Ever hear noises that appear to come out of nowhere, such as buzzing, thumping, or crackling? Possibly, if you wear hearing aids, they need a fitting or require adjustment. But if you don’t wear hearing aids the sounds are originating from inside your ear. You don’t have to panic. Even though we primarily think of our ears with respect to what we see on the outside, there’s much more than what you see. Different sounds you might be hearing in your ears could indicate different things. Here are a few of the most prevalent. Even though most are harmless (and temporary), if any are lasting, irritating, or otherwise impeding your quality of life, it’s a smart idea to get in touch with a hearing professional.
Crackling or Popping
When there’s a pressure change in your ears, whether from altitude, going underwater or simply yawning, you could hear popping or crackling sounds. The eustachian tube, a very small part of your ear, is where these sounds originate. The crackling sound takes place when these mucus-lined passageways open up, letting fluid and air to circulate and relieving the pressure in your ears. Occasionally this automatic process is interrupted by inflammation caused by an ear infection or a cold or allergies which gum the ears up. Surgery is sometimes needed in serious situations when the blockage isn’t improved by antibiotics or decongestants. You probably should consult a specialist if you feel pressure or lasting pain.
Ringing or Buzzing is it Tinnitus?
Once again, if you have hearing aids, you might hear these kinds of sounds if they aren’t sitting properly in your ears, the volume is too high, or your batteries are running low. If you’re not using hearing aids, earwax may be the issue. Itchiness or possibly ear infections make sense when it comes to earwax, and it’s not unusual that it could make hearing difficult, but how does it cause these sounds? The ringing or buzzing is caused when the wax is pressing on the eardrum and inhibiting its movement. But don’t worry, the extra wax can be professionally removed. (This is not a DIY procedure!) Excessive, persistent buzzing or ringing is called tinnitus. Even buzzing from excessive earwax is a kind of tinnitus. Tinnitus is a symptom of some kind of health problem and isn’t itself a disorder or disease. While it could be as simple as wax buildup, tinnitus is also related to conditions such as anxiety and depression. Tinnitus can be eased by treating the root health concern; talk to a hearing specialist to learn more.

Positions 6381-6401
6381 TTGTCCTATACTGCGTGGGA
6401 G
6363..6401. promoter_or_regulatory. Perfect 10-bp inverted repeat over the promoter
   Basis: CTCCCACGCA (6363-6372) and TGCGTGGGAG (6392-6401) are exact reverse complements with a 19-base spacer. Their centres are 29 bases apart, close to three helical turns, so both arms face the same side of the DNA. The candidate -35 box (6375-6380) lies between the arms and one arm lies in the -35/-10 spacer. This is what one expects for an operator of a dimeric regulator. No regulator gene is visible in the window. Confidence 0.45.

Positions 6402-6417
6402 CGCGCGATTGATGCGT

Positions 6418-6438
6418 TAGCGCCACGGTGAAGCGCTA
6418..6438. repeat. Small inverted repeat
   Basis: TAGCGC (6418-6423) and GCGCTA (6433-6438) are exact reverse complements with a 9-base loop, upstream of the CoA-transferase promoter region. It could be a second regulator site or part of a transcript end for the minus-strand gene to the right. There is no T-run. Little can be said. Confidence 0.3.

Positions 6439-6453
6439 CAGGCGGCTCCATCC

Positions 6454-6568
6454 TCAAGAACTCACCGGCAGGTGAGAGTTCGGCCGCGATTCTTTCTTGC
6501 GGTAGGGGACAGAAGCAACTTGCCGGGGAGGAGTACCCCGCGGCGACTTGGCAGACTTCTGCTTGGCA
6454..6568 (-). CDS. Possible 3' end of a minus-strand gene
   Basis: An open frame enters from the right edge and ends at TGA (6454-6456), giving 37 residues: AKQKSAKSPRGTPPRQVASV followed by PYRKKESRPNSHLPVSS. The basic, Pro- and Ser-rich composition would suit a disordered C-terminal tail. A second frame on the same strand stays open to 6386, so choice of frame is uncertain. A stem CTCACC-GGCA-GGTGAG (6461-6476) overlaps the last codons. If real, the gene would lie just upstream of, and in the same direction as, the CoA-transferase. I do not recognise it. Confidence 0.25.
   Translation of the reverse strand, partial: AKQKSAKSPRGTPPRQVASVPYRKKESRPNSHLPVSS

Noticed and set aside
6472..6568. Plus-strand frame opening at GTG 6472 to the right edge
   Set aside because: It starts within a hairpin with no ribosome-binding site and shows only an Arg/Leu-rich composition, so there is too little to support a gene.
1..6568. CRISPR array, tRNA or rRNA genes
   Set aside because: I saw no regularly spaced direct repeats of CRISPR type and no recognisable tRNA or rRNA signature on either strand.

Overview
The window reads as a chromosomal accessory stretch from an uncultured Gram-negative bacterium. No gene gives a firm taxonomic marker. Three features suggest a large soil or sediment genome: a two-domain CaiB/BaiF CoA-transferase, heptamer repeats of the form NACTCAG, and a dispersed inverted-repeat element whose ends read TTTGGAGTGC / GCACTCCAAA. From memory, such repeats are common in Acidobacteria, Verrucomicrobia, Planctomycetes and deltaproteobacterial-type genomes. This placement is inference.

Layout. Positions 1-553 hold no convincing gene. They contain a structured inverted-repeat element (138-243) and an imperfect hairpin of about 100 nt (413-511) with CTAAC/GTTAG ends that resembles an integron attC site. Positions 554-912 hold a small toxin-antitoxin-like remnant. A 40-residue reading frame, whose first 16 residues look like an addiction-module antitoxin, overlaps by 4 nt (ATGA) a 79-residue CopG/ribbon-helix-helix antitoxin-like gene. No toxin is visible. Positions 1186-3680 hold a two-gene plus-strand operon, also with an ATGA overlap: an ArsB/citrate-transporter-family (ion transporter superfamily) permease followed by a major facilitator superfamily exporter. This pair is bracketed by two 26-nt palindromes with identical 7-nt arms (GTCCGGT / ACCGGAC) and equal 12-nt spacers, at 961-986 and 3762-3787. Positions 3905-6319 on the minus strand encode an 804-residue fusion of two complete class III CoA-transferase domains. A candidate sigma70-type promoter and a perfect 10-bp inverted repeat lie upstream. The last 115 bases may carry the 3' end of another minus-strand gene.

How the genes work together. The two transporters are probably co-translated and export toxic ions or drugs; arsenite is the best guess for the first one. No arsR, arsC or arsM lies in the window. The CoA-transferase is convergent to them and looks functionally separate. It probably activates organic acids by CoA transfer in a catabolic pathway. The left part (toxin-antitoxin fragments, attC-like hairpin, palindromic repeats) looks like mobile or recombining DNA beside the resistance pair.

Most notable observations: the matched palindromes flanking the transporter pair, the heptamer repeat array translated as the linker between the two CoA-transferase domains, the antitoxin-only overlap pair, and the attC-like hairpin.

This sound is caused by our own body and is a lot less commonplace. Have you ever observed how sometimes, if you have a really big yawn, you hear a low rumble? There are little muscles in the ear that contract in order to reduce the internal volume of some natural actions like your own voice or chewing or yawning, It’s the tightening of these muscles in reaction to these natural noises that we hear as rumbling. We’re not suggesting you chew too loudly, it’s just that those noises are so near to your ears that without these muscles, the noise level would be harmful. (But chewing and talking as well as yawning are not something we can stop doing, it’s lucky we have these little muscles.) It’s extremely unusual, but some people can control one of these muscles, they’re called tensor tympani, and they can create that rumble at will.
Thumping or Pulsing
If you at times feel like you’re hearing your heartbeat in your ears, you’re most likely right. Some of the body’s largest veins are very close to your ears, and if your heart rate’s high, whether from a tough workout or an important job interview, your ears will detect the sound of your pulse. This is known as pulsatile tinnitus, and unlike other kinds of tinnitus, it’s one that not only you hear, if you go to see a hearing expert, he or she will be able to hear it as well. While it’s totally normal to experience pulsatile tinnitus when your heart’s racing, if it’s something you’re living with on a daily basis, it’s a practical decision to see your physician. Like other sorts of tinnitus, pulsatile tinnitus is a symptom rather than a disease; there are most likely health concerns if it continues. Because your heart rate should come back to normal and you should stop hearing it after your workout when your heart rate goes back to normal.